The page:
*Shortly after the release of Haps Issue 11, we found out that The Defector Frequency was calling it a quits rather than go on without their keyboardist, Stuart Dalziel. While we respect the artistic license, we are sure gonna miss those great tunes. They will play their final show this Friday, Feb. 17th, at Soultrane in PNU. Here is J. Lipsky's story as it ran.
BUSAN, South Korea – For those of us who call South Korea home, life above the 38th parallel holds a certain amount of fascination. But for The Defector Frequency, a band named after daring North Korean runaways, the subject has become an inspiration.
“I’m very interested in North Korea. I’ve read a lot about it. I’ve been there. Also, to defect and go against the grain is a punk ethic,” said songwriter/guitarist John Rennie, who hails from England.
Although they’re newcomers to Busan’s music culture, The Defector Frequency’s fan base is exploding due to a far-out hybrid of synthpop and punk vocals. Three parts expat and one part Korean, the band is a project that’s been in the works since early 2010.
Last March, Rennie was doing language exchange at Lzone Cafe. Drummer Jun-Hyeong Ahn propositioned him in the men’s bathroom. Hold on, it’s not what you think. Of course, Rennie was confused and didn’t know exactly where the proposition would lead. After some East-meets-West miscommunication, Ahn finally busted out his smart phone and played Rennie a video proving his finesse on a drum kit. Rennie, who is of that mind that, “Your band’s only as good as your drummer,” was sold after that public restroom bromance, and the two formed a musical alliance from that point on.
Rennie met Stuart Dalziel in a more conventional way. They’d become loosely acquainted over a few intoxicated conversations, but last summer, Rennie witnessed Dalziel’s performance at an open-mic night. He recalls, “I saw Stu’s dancey stuff live, and that’s exactly what I wanted to do.” Until this point, Rennie and Ahn had been engineering a more-or-less loose jam sound. With the addition of Dalziel, The Defector Frequency began to move in the direction of their current sound.
All that was left to do now was find a bass player. Poko Lambro’s prettier half, Violet Lea, filled in last year until a permanent member could be found. Dalziel mentions that, “She’s on our demo, and she spent two months in the band. She’s a mate of ours and even helped us get on the air at Busan eFM.”
According to Rennie, “Even though she’s not in the band anymore, she’s the honorary fifth member.”
Lea’s replacement is the freshest face to The Frequency – Barry McGhee. “He’s the only Scottish bass player in Busan,” chuckles Rennie.
Now that they have cemented the line-up, their compositions are perpetually under the microscope. “We start with a foundation and play around that, and see what works and what doesn’t. Everything is scrutinized,” said Rennie.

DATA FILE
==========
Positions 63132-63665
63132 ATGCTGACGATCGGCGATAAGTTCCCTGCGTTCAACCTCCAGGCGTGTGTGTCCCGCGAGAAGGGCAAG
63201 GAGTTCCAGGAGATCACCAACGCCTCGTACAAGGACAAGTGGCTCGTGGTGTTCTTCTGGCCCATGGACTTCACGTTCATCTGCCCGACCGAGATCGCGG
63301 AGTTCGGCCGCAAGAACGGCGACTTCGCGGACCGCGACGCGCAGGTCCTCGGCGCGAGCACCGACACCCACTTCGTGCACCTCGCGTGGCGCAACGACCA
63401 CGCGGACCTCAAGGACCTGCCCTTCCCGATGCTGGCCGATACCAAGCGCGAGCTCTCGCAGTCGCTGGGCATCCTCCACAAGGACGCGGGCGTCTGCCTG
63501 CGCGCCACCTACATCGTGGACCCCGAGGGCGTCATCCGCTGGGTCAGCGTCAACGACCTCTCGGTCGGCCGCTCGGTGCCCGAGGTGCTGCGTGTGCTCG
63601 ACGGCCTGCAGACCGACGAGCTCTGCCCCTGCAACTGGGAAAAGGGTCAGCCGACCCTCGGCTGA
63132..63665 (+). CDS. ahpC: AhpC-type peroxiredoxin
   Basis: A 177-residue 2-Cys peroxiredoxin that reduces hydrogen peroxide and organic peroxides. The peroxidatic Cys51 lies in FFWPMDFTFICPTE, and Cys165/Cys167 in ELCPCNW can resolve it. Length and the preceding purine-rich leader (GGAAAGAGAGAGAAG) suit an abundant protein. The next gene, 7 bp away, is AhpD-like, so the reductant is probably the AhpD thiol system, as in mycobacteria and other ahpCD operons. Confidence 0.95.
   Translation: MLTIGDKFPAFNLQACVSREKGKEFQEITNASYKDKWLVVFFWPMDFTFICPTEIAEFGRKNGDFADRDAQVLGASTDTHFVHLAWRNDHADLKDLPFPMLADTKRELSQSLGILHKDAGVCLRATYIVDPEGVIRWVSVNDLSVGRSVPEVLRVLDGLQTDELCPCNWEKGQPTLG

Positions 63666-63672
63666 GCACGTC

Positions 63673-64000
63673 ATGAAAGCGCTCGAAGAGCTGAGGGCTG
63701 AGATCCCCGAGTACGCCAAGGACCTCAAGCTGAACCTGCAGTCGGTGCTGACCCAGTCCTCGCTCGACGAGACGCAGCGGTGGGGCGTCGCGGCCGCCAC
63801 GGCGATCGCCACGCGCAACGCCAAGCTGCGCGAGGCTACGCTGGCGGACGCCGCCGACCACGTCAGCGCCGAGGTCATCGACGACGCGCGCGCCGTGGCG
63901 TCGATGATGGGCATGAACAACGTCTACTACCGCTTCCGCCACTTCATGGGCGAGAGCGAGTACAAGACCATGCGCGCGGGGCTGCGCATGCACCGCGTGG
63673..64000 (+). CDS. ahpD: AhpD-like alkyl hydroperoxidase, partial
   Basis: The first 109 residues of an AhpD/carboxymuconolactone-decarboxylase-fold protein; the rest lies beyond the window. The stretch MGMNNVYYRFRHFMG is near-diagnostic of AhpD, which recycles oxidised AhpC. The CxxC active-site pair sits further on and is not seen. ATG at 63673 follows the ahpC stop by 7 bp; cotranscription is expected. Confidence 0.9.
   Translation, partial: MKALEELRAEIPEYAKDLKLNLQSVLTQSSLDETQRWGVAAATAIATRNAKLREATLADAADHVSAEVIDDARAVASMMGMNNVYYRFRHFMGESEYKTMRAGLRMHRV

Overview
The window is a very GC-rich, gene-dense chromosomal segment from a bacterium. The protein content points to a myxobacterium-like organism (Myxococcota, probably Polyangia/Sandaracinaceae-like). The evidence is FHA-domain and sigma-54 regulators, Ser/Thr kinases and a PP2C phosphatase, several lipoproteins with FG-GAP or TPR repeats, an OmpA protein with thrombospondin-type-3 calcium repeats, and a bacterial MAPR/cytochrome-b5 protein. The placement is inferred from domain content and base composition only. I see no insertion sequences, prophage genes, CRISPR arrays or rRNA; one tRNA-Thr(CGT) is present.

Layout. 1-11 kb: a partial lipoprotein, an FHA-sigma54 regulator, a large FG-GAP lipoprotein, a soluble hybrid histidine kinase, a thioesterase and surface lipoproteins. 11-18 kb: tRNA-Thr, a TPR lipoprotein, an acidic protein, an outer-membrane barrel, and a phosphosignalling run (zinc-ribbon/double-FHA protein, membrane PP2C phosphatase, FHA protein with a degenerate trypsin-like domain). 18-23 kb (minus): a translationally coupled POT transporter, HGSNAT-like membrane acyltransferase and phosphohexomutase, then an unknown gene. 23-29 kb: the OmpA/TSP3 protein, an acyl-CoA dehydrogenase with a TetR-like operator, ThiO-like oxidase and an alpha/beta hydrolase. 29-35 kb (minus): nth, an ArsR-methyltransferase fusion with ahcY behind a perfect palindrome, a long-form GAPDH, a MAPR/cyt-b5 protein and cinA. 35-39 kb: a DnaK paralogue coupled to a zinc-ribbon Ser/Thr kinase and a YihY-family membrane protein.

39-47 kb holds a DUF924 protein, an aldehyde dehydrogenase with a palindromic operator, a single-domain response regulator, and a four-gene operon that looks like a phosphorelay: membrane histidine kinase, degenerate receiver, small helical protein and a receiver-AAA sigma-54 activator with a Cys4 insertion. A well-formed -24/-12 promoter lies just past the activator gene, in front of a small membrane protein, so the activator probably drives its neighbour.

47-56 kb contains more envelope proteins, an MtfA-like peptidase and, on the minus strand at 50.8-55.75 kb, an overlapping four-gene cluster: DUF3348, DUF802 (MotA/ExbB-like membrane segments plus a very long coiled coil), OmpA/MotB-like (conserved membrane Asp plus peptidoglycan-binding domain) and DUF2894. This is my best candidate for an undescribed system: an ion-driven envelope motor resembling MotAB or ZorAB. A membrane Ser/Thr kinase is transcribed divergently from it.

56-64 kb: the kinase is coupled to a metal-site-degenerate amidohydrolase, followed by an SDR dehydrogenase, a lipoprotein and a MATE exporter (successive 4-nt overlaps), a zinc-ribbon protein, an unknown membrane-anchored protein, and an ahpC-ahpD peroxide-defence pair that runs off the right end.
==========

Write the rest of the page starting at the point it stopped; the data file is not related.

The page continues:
Dalziel agrees. “We sit down and think songs out. It’s not jamming. We know how many bars and notes there will be. It’s precisely worked out – we know what everyone is doing.”
Many electronic-infused ensembles employ prefabricated sounds into their mix, but Dalziel takes pride in eschewing the trend. “We’ve gone a different route than playing pre-programmed music. It’s all done totally live. We really are a live band.”
In the studio and on the stage, The Defector Frequency are workhorses. In December, they championed heat one of Allive’s Battle of the Bands and cruised into the finals. In the last two weeks of January alone, they headlined Kyungsung’s Kino Eye, hit the road with the mighty One Drop East for a stop in Changwon, and collaborated with seven other Korean acts for Super Color Super and Allive’s introductory Round Robin series in PNU.
Hands down, their fondest memories are of the hysteria at The Battle of the Bands grand finale. “It felt like a mosh-pit,” Dalziel says. “It was mental, people were falling onto the stage.”
The Defector Frequency didn’t take the top prize that night, but they walked away with a pretty good parting gift — some professional recording time with hot shot recording engineer Mike Laveck.
Reflecting on the Battle of the Bands and other recent successes, Dalziel can easily put their hard work and effort into perspective. “Seeing people in the crowd dance to what you’ve written is a creative validation; it makes you proud. I live for this.”
Note from John Rennie on the band's Facebook page:
"Sadly, The Defector Frequency's keyboard player Stuart Dalziel will return home to his native England at the end of this month. Stu play's a huge part of The Defector Frequency's sound and creative input so therefore the band feel they cannot continue without him in it's current form. As of now it's unclear what the other band members will do in the meantime or whether Stu may come back sometime later this year, but for now the band is over for the foreseeable future."